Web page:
PETE SAMPRAS: Sure. James, I got to know pretty well. He's been parts of Davis Cup teams. One thing I liked about James is his athletic ability. He's a great mover and he can hit great shots from all ends of the court. The one thing I think he's learned is a little bit of maturity as far as where he is on the court, how hard to hit it, being a little more selective on when to go for his shots. I think he believes in himself more. I think the US Open run he had last year - he should have probably beaten Andre - I think that gave him a lot of confidence. He just continues to work hard. He's got a good attitude. His temperament is kind of in check. I think he's just going to get better and better and really stay in the top 10 for as long as he wants to be. So I think he's on the right track. He's improving.
As far as Robby, I don't know Robby as well. I know Robby, practiced with him a little bit. He's a strong, fit guy that stays back and just hits the ball pretty hard and serves well, moves well. He's a good athlete.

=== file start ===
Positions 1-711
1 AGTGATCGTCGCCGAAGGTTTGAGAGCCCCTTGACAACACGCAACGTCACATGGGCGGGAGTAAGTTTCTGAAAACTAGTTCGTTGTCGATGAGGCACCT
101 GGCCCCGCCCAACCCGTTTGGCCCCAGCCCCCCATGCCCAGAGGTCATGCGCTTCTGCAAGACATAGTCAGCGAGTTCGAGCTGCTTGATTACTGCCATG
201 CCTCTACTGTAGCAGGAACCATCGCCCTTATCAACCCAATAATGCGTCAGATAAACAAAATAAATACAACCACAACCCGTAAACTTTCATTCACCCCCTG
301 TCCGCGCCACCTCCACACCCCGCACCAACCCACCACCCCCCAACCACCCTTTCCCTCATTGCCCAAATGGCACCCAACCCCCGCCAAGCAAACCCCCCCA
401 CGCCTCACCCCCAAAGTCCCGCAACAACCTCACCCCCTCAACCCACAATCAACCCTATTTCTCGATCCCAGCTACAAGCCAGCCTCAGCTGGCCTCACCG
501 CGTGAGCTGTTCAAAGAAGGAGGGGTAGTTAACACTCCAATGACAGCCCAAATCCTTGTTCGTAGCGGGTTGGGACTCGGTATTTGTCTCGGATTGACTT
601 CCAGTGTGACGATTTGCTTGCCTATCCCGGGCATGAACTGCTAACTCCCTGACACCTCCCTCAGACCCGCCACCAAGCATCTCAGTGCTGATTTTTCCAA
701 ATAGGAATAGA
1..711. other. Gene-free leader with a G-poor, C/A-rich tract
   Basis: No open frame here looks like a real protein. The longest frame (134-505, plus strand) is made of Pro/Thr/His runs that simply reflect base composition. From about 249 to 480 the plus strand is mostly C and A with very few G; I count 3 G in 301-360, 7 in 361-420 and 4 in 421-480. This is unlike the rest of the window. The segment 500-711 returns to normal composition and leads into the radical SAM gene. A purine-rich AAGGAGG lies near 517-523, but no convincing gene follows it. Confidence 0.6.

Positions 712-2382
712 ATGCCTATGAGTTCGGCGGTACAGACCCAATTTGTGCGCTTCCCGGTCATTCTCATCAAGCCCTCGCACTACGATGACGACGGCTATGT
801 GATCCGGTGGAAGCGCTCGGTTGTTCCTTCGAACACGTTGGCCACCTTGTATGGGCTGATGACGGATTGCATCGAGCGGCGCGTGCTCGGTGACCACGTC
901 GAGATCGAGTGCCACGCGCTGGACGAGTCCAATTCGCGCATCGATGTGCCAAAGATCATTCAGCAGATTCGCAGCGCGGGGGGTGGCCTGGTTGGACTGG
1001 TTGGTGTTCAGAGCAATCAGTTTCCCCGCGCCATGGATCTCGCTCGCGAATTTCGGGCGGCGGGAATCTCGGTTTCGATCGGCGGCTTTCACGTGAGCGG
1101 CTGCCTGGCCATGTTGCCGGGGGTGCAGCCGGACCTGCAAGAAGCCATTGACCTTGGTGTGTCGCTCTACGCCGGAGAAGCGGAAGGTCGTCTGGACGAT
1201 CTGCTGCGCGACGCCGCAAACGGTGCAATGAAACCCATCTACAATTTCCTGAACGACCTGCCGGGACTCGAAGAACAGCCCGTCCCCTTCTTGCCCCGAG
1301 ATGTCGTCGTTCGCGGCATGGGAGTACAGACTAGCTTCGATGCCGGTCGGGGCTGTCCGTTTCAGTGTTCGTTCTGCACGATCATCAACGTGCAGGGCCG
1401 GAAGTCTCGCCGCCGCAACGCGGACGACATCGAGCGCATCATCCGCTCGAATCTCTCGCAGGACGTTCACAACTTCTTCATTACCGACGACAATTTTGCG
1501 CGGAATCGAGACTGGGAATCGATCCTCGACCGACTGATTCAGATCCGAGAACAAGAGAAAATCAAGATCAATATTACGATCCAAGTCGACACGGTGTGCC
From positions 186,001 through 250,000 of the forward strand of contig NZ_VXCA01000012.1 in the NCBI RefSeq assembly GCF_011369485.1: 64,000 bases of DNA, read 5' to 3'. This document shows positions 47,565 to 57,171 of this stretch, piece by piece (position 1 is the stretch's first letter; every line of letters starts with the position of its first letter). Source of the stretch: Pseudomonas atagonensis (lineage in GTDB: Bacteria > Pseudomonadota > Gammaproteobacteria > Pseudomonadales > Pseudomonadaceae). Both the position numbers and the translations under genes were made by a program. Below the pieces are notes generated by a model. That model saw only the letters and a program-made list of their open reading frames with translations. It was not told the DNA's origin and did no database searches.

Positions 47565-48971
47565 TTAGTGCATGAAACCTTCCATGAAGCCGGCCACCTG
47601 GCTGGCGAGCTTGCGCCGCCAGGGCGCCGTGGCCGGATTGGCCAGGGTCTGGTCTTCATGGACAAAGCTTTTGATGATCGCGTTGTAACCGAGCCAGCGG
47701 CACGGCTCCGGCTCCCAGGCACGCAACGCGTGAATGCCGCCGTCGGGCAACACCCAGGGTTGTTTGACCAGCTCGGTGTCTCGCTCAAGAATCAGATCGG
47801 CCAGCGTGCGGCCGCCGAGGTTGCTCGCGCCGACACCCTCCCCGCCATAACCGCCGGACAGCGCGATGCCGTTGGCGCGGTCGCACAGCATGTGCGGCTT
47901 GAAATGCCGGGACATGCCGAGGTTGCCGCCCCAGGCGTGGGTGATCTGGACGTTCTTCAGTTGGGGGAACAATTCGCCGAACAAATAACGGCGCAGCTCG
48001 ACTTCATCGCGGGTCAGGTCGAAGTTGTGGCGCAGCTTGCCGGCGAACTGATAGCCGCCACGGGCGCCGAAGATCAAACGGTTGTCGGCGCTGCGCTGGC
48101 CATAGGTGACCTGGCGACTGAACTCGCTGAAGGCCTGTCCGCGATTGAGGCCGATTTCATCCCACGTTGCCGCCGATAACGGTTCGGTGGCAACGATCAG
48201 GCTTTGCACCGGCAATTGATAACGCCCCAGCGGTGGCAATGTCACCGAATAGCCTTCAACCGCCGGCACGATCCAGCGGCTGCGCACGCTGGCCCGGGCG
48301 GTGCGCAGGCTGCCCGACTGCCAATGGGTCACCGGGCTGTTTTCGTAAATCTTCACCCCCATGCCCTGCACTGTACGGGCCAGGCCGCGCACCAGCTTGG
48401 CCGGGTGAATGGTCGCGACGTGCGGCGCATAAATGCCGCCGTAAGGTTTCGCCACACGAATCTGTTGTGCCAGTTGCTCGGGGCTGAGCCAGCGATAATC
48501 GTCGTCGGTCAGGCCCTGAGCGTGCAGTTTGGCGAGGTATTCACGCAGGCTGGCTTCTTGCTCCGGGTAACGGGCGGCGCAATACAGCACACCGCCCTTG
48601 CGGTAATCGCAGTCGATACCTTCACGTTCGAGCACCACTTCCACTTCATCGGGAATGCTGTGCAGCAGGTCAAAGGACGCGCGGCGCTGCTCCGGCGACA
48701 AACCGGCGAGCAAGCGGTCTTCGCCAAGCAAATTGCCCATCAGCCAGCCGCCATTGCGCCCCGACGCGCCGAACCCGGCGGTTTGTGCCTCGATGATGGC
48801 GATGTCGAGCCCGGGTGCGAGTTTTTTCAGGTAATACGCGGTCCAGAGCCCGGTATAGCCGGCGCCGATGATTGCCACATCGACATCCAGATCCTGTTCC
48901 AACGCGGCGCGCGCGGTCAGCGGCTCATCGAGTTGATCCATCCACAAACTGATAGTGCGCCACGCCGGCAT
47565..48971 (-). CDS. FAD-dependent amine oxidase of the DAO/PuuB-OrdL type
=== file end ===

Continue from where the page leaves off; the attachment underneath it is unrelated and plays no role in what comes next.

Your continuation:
I'm going to have my hands full with him. Now that I know he's playing a match, I'm really coming in as a big underdog. Hopefully, the courts play a little quicker and I can get some serves to him, but it's...
Q. Pretty slow.
PETE SAMPRAS: I hear that. I know.
Q. I have two questions. One, I wanted to ask you, how do you think you'd play against Roger? Do you ever watch and wonder how your game would do against him, or kind of wish that you could just for a day, you know, be on the court and play against him? And my other question is if you could just comment on Andre. He's, you know, kind of struggling this year and sort of dealing with the idea that maybe it could be the end but he'd like to give it another run this summer. Just sort of where you see his career right now. Two-part question.